Valletta mayor Alfred Zammit said on Wednesday that he was forgiving a man who allegedly set fire to his car last September and whom he knew as a child.

Zammit was testifying in proceedings against Brentley Pace, a 21-year old storekeeper, who is pleading not guilty to four arson attacks in Valletta, over a five-month span, the last case targeting the mayor’s BMW 520d.

“I knew Brentley as a child. I know his parents and grandparents. I know he has a good family background. I remember him on the streets of Valletta. I know him well,” said Zammit.

Recalling that evening of September 24, Zammit explained how he had returned home at around 11pm, after parking his car at a reserved spot in the Hastings car park.

He was in bed when the call came through, alerting him about a fire close to his home.

Looking out from the balcony, he saw the blaze and immediately called Valletta police station, telling them to call the firemen.

Going out on the street, he was joined by the police and watched as the car was reduced to a  “total loss.”

Asked whether he attributed the attack to any previous incident, Zammit replied, “No, it was a surprise.”

Times of Malta interview

Prompted further by his lawyer, Matthew Xuereb, the witness recalled how he had received a call from Times of Malta, asking about previous arson cases in the city.

Alfred Zammit.Alfred Zammit.

That was some days before his own vehicle was targeted, Zammit said, explaining how the newspaper had published his interview wherein he had spoken about residents’ fear of such dangerous attacks close to their homes.

As mayor, it was his duty to check out such cases, offering residents a helping hand.

Asked whether he recognized anyone in the courtroom, Zammit said that he had known the accused as a child.

“It was a trauma, something unnecessary in my life. But since Brentley is young, I wish that he reforms himself and I forgive him.”

“There’s nothing to forgive,” defence lawyer David Gatt promptly remarked.

“If it’s him, of course. I know his family. I forgive him wholeheartedly,” Zammit concluded.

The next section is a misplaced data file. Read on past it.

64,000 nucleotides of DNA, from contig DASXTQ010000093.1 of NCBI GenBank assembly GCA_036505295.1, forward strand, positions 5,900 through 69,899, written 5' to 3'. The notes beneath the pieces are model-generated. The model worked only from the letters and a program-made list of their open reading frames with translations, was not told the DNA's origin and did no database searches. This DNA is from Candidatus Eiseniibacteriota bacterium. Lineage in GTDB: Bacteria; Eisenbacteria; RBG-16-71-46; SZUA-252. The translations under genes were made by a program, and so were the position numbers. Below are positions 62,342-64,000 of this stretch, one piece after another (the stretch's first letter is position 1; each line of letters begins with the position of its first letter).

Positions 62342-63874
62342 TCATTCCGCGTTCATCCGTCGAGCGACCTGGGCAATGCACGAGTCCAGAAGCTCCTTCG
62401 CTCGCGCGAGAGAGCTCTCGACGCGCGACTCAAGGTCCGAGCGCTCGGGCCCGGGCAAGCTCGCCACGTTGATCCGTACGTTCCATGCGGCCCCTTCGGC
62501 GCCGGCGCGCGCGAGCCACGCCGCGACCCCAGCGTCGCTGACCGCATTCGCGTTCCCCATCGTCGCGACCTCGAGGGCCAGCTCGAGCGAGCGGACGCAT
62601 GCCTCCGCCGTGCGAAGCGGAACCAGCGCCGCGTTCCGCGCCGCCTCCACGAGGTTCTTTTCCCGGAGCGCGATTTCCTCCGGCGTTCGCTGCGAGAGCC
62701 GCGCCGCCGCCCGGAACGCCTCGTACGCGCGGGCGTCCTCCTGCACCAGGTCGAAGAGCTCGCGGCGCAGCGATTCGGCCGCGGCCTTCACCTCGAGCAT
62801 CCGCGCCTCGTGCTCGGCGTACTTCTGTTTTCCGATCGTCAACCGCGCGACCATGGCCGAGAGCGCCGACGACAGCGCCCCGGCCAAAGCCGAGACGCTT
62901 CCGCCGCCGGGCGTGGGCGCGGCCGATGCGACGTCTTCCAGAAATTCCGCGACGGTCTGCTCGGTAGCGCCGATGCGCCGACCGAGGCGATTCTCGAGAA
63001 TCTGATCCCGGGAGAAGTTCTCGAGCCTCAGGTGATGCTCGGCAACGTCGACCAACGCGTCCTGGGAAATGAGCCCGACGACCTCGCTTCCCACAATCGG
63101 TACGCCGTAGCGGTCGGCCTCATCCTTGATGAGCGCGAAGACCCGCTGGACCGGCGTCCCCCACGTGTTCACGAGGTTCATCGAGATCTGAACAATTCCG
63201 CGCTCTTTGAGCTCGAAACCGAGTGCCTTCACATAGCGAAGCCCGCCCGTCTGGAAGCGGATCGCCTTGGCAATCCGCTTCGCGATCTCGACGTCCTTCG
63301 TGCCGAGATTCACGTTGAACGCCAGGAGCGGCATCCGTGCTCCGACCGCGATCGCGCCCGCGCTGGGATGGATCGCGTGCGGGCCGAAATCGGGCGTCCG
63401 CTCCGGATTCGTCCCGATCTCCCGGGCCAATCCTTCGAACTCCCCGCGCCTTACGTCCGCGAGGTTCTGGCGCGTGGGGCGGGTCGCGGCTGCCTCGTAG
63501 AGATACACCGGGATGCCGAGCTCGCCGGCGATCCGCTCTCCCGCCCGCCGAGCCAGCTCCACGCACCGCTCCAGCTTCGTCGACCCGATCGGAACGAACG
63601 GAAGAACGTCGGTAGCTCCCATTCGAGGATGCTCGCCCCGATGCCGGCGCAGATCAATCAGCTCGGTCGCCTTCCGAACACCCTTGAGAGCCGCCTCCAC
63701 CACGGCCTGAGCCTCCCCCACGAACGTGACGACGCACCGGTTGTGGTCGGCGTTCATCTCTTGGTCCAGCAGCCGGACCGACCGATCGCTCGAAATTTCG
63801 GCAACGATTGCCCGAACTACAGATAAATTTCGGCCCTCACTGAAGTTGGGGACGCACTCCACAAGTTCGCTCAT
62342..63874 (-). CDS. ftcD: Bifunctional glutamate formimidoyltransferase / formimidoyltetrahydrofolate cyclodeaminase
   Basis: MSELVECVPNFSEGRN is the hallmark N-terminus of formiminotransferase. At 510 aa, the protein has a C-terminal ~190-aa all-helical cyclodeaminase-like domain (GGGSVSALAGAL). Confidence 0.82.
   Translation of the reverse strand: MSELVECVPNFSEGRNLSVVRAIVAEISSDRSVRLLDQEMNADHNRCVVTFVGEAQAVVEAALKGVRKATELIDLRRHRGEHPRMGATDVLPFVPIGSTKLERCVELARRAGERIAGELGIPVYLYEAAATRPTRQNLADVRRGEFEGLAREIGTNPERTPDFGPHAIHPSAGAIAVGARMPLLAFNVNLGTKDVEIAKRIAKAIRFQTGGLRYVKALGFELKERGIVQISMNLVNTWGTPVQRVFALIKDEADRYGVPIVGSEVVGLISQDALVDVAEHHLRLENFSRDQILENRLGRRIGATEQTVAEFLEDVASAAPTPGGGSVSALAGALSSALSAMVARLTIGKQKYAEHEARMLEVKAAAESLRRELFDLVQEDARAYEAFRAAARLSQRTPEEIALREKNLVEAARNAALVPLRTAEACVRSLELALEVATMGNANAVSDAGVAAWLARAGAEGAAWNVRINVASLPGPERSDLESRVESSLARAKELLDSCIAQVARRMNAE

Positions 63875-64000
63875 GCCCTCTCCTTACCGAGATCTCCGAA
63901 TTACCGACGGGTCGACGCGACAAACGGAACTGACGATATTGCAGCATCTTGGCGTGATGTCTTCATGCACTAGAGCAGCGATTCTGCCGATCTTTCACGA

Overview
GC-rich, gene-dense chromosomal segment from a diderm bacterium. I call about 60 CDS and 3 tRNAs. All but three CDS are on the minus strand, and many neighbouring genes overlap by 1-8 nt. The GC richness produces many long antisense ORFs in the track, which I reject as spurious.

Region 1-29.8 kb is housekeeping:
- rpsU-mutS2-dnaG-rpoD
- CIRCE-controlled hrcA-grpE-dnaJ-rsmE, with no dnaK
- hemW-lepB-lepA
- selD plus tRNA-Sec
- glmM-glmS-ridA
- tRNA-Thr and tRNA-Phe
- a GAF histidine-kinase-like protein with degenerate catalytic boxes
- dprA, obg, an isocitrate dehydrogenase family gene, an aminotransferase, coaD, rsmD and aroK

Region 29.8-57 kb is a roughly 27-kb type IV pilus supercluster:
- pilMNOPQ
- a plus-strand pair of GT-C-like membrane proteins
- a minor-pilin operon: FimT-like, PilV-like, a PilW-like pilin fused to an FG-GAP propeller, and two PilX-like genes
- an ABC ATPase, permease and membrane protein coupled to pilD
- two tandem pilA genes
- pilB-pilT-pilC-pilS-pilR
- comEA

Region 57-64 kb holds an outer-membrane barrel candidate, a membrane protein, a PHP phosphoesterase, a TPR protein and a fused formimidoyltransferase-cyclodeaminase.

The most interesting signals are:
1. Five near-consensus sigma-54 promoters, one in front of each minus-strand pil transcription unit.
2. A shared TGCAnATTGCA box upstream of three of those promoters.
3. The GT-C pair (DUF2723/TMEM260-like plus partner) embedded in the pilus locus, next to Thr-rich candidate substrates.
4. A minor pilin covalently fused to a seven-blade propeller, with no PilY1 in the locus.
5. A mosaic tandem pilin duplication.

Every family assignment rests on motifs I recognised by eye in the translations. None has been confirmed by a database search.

Another Valletta resident, who had parked her Smart car next to the mayor’s vehicle, testified how she ended up having to rely on public transport since her car was also written off as a total loss.

The woman recalled how she had just closed her kitchen windows and was preparing a meal when a sound “like rainfall” prompted her to look outside, onto the car park near the House of the Four Winds.

“One minute I drove home in my car, the next minute I found myself without a car,” the frustrated woman told the court, also voicing concerns about insurance claims before stepping off the witness stand.

Another resident, whose scooter was targeted in another arson on July 27, testified how that night he was asleep when his son woke him up, alerting him to a fire outside the family home.

A ball of fire

“All I saw was a ball of fire,” the man recalled.

The owner of a Citroen C3, that went up in flames in the evening of August 9 after having been parked on East Street, recalled the call from a neighbour that had brought her rushing from Lija that night.

By the time she reached Valletta, firemen were putting out her burning vehicle which, however, also ended up a total loss.

“I was born and raised there. Cars had been burnt before, but I never expected it would happen to me. It had never crossed my mind,” the woman explained.

Although the police investigations linked Pace to that August arson, his defence lawyer sought to prove otherwise, by summoning the accused’s aunt and cousin to testify.

They both confirmed a set of photos taken with their mobile phones on the evening of August 9, at a family outing to the Lija Labour Party club.

Those images had been taken between 8:30pm and 10:30pm and the accused had been there too.

His aunt, moreover, explained that after the COVID-19 March outbreak, the accused had often slept at her Sta Lucija home, which was close to his workplace.

She would drive him to work and also to his mother’s home at Valletta, since he did not have a car to drive at the time, and he did not stay out long, “because he gets up early for work.”

The prosecution requested the court, presided over by magistrate Claire Stafrace Zammit, to appoint an expert to retrieve the photos from the devices.

The request was upheld.

The case continues.

Inspectors Saviour Baldacchino and Priscilla Caruana Lee prosecuted.

Lawyer David Gatt is defence counsel.

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